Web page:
It’s time for Transource Energy to let go of its proposal to build miles of overhead electricity transmission lines that cut through northern Harford County and move on.
Gov. Larry Hogan said the company should reevaluate its plan, a harsh assessment from Maryland’s pro-business governor. Harford County’s delegation to the state legislature got bills aimed at making it tougher for the Transource project to happen, with more, undoubtedly, on the way.
Residents of northern Harford County, who fear the project will infringe upon their properties, or those merely concerned about the deleterious effects of more high-voltage, overhead power lines to transmit electricity, have been opposed to the project from the start.
Recently, the company reviewed the project, claimed it still makes sense financially and vowed to push forward.
More recently, three experts painted an entirely different picture of the project and what it will mean for residents and consumers of the power it ostensibly will provide. Those experts submitted testimony to Pennsylvania’s Office of Consumer Advocate asserting the project, a $320 million proposal commonly referred to as the Independent Energy Connection, or IEC, is too costly and unnecessary.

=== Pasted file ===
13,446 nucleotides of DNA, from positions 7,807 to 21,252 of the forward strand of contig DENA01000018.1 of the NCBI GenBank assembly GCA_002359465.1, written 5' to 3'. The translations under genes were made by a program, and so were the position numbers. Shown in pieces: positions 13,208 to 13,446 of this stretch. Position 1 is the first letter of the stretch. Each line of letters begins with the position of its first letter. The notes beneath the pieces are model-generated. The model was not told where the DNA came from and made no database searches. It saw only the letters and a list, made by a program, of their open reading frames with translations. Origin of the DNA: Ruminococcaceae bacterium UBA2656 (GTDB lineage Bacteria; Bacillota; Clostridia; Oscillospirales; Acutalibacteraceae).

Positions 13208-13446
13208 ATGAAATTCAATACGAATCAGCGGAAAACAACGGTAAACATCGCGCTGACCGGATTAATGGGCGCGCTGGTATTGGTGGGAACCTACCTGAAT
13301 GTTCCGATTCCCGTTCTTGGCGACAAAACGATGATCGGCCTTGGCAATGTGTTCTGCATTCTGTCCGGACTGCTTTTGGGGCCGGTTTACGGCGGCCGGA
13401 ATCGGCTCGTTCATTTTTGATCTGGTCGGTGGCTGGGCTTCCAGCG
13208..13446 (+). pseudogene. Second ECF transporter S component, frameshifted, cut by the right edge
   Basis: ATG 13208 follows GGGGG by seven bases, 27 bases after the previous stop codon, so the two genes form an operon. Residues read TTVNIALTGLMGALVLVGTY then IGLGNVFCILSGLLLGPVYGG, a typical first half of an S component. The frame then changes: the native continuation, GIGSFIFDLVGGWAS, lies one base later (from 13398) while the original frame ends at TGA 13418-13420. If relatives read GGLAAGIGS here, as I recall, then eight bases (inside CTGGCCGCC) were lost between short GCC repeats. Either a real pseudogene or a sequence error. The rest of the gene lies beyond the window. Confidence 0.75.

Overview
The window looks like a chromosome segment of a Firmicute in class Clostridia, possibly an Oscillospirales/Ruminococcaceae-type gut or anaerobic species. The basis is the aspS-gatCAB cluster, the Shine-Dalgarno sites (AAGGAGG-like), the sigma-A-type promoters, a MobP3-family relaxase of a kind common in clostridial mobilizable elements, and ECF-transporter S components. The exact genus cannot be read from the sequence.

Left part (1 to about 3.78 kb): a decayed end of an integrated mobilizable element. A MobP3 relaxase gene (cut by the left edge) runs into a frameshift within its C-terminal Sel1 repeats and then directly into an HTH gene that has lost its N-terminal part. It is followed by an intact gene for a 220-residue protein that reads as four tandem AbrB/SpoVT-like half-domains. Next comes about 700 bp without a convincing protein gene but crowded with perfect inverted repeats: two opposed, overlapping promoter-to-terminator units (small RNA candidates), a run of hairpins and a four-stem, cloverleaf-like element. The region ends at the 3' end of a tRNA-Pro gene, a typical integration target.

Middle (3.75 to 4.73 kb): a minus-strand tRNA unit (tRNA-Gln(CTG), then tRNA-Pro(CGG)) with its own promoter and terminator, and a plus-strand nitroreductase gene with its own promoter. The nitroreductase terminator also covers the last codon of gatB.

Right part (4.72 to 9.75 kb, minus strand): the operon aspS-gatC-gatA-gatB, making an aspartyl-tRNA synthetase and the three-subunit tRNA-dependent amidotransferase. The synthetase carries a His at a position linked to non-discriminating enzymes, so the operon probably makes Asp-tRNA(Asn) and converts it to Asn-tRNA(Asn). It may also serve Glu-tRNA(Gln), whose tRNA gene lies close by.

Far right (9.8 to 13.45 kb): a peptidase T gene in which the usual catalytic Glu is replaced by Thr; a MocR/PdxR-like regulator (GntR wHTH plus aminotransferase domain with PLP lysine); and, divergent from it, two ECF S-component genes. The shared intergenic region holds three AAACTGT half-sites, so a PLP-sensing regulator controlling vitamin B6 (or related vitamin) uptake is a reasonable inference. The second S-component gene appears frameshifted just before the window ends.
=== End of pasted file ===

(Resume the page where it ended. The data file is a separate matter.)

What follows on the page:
“I conclude, therefore, that Transource has failed to demonstrate that there is an economic need for the IEC Project,” Scott Rubin, one of the experts, submitted in testimony. “In fact, PJM in general and Pennsylvania consumers in particular would save millions of dollars each year if the ICE Project is not built.”
Any negative environmental impacts could be mitigated simply by using the towers carrying either of the existing two power transmission lines in the area, another of the experts said in testimony.
Just because well-informed people with a lot of experience in such matters, and powerful elected officials are opposed, doesn’t mean state regulators won’t eventually approve the project. Nor will there necessarily be any impact on the project’s approval from the fact that other viable alternatives have been identified.
We believe, however, it’s time for Transource Energy to move on from this plan and come up with another that is more palatable to all involved parties.